Today, Spencer and Ryan M. Patrick are discussing Saga 34, originally released February 24th, 2016.
Spencer: Every once in a while, a long running series will introduce a new concept and try to say, “hey, this has been important all along!” This can be frustrating when it isn’t true (see: all the various retcons in Star Wars) or when the concept changes the entire dynamic of the series. Yet, when a new idea seamlessly integrates itself into the structure of the story, helping to express and define concepts that have been there all along, it can be absolutely enlightening. That’s what happens in Saga 34, where Fiona Staples and Brian K. Vaughan use the idea of “diversity” to dig into both the causes and the solutions to all the problems plaguing the world of Saga. Continue reading →
Today, Drew and Shelby are discussing Saga 16, originally released November 27th, 2013.
The best-laid plans of mice and men
Often go awry
Robert Burns, To A Mouse
Drew: I used to get so disappointed when the plans of a protagonist would change. It took me a long time to understand that those changes are the engine of drama, and even longer to appreciate that they reflect reality on a fundamental level. Our plans are always changing, sometimes due to external forces, and other times due to internal chances to our own priorities. Most narratives are loaded with the former type, but that latter type is rare. Rarer still are narratives where every character has their plans upended in both ways. Saga has long been one such rarity, and issue 16 reasserts the fragility of its characters’ plans. Continue reading →
Today, Shelby and Drew are discussing Saga 15, originally released October 30th, 2013.
Shelby: I don’t have any kids, but I assume parenting is hard. Not just because you’re trying to figure out how to keep this small creature safe and provide for it and raise it in a way that it doesn’t turn out to be a total douche (presumably that is a common parenting goal), you’ve also got to put up with a deluge of “help.” Everyone who’s raised a child, as well as no small number who haven’t, believe they know the best way to do it. And they are more than happy to give you all sorts of advice on the subject. No matter how sound that advice may be (like, “you should probably get a job”), if it’s unsolicited it will probably be poorly received.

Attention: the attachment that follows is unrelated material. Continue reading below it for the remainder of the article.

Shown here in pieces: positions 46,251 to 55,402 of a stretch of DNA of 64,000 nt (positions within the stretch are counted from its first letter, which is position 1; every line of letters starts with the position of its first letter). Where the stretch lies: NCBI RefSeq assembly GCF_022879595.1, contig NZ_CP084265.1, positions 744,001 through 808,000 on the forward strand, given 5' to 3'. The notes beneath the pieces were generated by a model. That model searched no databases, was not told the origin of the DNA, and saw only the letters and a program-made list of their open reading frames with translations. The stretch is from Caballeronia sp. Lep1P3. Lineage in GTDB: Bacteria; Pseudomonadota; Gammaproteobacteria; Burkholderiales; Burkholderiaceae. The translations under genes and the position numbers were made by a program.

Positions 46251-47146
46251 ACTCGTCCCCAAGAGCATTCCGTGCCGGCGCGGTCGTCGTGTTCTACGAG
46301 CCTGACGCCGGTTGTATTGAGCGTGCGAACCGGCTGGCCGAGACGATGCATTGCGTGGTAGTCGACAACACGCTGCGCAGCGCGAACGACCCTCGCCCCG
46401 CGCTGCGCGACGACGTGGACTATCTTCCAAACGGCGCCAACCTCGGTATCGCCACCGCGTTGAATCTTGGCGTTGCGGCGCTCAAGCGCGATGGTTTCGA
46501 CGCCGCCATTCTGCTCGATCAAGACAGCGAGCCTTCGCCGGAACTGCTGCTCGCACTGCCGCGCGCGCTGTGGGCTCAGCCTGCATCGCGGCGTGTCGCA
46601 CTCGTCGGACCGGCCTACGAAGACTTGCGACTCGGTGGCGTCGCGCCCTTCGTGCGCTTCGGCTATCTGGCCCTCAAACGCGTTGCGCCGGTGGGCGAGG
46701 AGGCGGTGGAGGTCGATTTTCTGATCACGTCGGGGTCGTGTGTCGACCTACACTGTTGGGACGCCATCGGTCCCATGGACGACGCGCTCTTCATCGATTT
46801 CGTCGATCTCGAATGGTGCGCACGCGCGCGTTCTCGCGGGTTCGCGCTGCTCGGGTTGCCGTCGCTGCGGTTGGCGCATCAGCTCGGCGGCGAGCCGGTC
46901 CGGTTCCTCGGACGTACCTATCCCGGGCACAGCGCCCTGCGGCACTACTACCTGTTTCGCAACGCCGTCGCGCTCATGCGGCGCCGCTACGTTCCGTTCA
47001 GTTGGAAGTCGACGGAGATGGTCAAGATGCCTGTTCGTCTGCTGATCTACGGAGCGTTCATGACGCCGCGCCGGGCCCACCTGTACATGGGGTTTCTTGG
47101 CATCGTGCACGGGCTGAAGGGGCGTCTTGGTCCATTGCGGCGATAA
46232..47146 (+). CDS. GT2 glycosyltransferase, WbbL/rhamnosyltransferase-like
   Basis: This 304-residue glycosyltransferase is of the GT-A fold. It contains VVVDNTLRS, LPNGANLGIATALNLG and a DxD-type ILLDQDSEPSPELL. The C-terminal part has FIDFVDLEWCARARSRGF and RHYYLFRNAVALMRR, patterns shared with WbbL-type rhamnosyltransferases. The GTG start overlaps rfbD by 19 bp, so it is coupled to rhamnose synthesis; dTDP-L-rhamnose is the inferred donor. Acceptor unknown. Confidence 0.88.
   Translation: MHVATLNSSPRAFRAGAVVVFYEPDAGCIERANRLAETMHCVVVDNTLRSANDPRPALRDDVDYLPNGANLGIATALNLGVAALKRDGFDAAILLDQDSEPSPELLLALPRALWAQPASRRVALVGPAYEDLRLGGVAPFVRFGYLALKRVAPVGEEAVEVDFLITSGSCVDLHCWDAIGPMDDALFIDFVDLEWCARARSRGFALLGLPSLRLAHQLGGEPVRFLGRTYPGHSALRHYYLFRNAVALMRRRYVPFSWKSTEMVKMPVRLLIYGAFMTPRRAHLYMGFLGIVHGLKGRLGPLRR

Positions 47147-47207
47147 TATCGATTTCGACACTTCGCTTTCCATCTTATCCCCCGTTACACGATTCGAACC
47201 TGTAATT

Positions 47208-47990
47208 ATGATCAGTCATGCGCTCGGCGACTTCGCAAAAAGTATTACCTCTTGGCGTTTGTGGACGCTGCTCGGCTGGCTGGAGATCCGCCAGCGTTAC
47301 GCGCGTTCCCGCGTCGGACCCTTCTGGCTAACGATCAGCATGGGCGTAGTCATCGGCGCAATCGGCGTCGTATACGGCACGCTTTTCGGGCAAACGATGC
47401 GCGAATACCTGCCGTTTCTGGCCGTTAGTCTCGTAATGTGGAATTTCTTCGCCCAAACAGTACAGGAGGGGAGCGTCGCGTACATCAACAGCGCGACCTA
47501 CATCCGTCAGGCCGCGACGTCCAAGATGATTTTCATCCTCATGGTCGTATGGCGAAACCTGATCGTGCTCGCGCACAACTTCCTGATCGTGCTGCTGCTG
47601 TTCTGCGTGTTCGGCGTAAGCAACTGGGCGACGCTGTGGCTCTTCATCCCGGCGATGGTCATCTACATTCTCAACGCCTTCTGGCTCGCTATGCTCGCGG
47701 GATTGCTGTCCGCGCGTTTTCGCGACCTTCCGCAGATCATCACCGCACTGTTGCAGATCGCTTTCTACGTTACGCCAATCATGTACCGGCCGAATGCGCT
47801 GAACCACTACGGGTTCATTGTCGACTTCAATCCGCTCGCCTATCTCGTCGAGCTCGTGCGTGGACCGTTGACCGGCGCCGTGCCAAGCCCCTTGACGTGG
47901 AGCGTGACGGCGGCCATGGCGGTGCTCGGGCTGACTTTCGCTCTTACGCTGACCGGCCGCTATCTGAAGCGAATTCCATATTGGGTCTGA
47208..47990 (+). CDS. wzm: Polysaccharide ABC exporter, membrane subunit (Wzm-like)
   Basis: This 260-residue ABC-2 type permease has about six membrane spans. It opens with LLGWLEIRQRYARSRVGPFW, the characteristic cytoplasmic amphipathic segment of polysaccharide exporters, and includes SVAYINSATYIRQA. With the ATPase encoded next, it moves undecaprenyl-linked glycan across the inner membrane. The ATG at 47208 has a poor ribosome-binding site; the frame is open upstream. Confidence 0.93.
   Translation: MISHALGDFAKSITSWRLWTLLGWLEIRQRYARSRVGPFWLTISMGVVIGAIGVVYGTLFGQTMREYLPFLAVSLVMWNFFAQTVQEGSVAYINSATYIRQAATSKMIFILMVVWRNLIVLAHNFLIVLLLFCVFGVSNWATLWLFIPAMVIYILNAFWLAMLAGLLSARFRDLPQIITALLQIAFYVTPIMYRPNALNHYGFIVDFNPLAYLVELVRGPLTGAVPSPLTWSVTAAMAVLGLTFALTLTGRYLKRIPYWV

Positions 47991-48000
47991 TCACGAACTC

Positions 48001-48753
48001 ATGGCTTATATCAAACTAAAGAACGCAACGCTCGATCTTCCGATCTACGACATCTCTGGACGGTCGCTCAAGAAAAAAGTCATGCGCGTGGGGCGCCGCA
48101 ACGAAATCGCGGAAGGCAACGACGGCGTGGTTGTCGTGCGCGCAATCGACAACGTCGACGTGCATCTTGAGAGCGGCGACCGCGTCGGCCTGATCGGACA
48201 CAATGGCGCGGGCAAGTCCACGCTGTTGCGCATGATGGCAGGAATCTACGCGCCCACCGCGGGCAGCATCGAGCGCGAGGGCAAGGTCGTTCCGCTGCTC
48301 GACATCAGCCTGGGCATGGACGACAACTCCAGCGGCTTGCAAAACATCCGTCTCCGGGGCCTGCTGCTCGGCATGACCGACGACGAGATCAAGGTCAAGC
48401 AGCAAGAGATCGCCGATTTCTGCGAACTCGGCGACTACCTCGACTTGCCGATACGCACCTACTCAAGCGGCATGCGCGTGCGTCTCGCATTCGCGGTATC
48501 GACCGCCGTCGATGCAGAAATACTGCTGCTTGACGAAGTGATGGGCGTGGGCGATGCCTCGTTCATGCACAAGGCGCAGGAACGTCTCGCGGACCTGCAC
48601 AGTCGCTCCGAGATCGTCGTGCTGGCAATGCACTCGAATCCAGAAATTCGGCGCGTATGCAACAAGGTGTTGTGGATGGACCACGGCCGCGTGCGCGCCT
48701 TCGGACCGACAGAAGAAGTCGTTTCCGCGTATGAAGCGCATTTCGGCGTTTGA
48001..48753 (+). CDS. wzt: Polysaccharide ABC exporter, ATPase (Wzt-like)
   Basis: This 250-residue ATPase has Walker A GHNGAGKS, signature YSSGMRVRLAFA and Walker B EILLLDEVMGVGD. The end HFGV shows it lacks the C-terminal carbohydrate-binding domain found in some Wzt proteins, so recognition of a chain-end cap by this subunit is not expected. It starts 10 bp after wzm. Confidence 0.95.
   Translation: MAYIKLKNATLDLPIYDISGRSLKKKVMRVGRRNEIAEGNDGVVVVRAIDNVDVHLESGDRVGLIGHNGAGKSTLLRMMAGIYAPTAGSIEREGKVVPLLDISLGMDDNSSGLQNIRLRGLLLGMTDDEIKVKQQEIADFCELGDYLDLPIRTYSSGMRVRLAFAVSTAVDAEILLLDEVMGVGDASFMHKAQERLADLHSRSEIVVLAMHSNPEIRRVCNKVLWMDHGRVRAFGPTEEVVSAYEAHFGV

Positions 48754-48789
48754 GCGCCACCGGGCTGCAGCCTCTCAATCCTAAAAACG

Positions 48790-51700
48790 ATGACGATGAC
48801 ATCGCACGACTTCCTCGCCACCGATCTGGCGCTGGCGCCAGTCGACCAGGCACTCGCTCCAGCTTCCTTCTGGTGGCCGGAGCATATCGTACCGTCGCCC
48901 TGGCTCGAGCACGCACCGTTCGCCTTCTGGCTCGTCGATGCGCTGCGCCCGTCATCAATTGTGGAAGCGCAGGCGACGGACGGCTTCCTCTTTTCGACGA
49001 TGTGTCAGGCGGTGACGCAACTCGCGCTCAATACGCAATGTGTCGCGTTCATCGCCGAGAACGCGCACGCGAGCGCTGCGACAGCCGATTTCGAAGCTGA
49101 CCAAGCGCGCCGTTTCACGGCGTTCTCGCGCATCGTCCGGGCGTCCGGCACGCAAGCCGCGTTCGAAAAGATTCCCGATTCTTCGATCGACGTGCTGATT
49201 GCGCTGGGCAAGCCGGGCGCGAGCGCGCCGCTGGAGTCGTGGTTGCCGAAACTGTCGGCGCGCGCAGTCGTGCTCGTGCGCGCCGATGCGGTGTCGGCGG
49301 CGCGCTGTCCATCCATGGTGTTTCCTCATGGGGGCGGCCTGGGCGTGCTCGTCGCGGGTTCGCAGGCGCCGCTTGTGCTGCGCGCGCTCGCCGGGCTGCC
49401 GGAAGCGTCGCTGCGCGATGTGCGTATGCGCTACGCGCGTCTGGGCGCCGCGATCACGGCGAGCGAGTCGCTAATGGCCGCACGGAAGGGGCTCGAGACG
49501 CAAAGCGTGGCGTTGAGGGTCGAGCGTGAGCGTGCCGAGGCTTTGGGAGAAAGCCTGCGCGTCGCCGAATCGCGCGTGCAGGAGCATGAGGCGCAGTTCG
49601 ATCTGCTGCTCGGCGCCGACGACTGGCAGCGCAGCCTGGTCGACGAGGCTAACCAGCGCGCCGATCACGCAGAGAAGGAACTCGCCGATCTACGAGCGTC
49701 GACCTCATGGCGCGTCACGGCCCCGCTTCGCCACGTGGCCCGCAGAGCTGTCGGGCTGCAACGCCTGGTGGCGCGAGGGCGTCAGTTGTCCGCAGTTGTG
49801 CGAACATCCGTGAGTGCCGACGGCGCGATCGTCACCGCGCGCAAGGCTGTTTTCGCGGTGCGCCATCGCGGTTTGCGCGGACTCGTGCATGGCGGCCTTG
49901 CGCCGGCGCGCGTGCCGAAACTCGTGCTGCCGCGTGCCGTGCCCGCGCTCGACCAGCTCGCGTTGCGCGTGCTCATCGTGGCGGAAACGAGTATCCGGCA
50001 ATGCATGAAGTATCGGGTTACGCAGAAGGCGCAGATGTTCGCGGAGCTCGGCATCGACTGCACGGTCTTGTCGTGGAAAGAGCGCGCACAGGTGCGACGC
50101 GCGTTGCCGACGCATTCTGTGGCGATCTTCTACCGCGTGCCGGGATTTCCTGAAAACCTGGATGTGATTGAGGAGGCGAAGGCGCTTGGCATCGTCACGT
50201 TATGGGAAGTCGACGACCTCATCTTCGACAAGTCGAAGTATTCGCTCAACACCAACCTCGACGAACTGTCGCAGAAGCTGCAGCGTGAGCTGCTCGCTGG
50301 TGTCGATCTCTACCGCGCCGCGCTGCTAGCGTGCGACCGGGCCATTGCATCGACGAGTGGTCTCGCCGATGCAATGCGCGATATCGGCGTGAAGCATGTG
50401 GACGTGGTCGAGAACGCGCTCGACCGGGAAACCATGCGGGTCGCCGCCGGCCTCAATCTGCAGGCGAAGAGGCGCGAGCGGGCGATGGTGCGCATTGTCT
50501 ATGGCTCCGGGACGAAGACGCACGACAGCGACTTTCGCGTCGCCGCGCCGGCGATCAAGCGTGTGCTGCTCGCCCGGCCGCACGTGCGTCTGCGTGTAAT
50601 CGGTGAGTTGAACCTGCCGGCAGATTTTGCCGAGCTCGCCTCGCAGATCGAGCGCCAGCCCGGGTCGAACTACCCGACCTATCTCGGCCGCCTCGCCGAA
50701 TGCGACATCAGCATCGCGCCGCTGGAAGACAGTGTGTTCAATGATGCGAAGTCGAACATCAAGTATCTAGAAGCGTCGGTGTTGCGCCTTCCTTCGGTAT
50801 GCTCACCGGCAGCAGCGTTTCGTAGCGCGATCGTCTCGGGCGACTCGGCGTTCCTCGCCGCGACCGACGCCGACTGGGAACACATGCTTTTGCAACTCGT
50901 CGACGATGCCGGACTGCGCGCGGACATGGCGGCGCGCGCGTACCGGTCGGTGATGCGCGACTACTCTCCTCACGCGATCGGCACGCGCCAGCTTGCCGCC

Today, Patrick and (guest writer) Brandon are discussing Saga 12, originally released August 14th, 2013.
Patrick: At the midnight Saga release party at Meltdown Comics over a year ago, Brian K. Vaughan said that he wanted to tell the story of a normal family stuck in the middle of an interstellar war that they wanted nothing to do with. The series itself bears this idea directly – Marko and Alana are combatants from opposite sides of an endless war that find each other through their shared belief in peace. From a storyteller’s perspective, War is much easier to write than Peace. In war (metaphorical or otherwise), there is an objective: no matter how messy and dark it gets, conditions for victory are clear. Saga 13 finds our characters searching blindly for what they’re ‘supposed’ to do next. It’s a meditation on the hope buried in hopelessness and the origin and influence of values. That’s right – welcome back to motherfucking Saga.
Today, Patrick and Shelby are discussing Saga 12, originally released April 10th, 2013.
Patrick: Robots and aliens and monsters and ghosts and magic spells — Saga has never had a difficult time of establishing itself as a piece of science fiction / fantasy literature. The well-defined characters at the heart of the story — the young family of Marko, Alana and Hazel — go a long way toward grounding the series. In recent issues, that same humanity has been extended to peripheral characters, like The Will. This issue leaves all of those comfortable characters behind, and fills in the gaps in the surprisingly nuanced character of Prince Robot IV. When we finally meet D. Oswald Heist, it’s no surprise that he’s a fully formed person with hopes, fears and secrets. Despite itself, I’m beginning to believe that every corner of this world is fully realized.